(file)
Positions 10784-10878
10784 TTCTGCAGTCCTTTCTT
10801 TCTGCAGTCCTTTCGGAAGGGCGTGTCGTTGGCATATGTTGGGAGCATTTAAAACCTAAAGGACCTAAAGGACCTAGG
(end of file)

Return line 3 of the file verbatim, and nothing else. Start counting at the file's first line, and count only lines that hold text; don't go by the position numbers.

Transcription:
10801 TCTGCAGTCCTTTCGGAAGGGCGTGTCGTTGGCATATGTTGGGAGCATTTAAAACCTAAAGGACCTAAAGGACCTAGG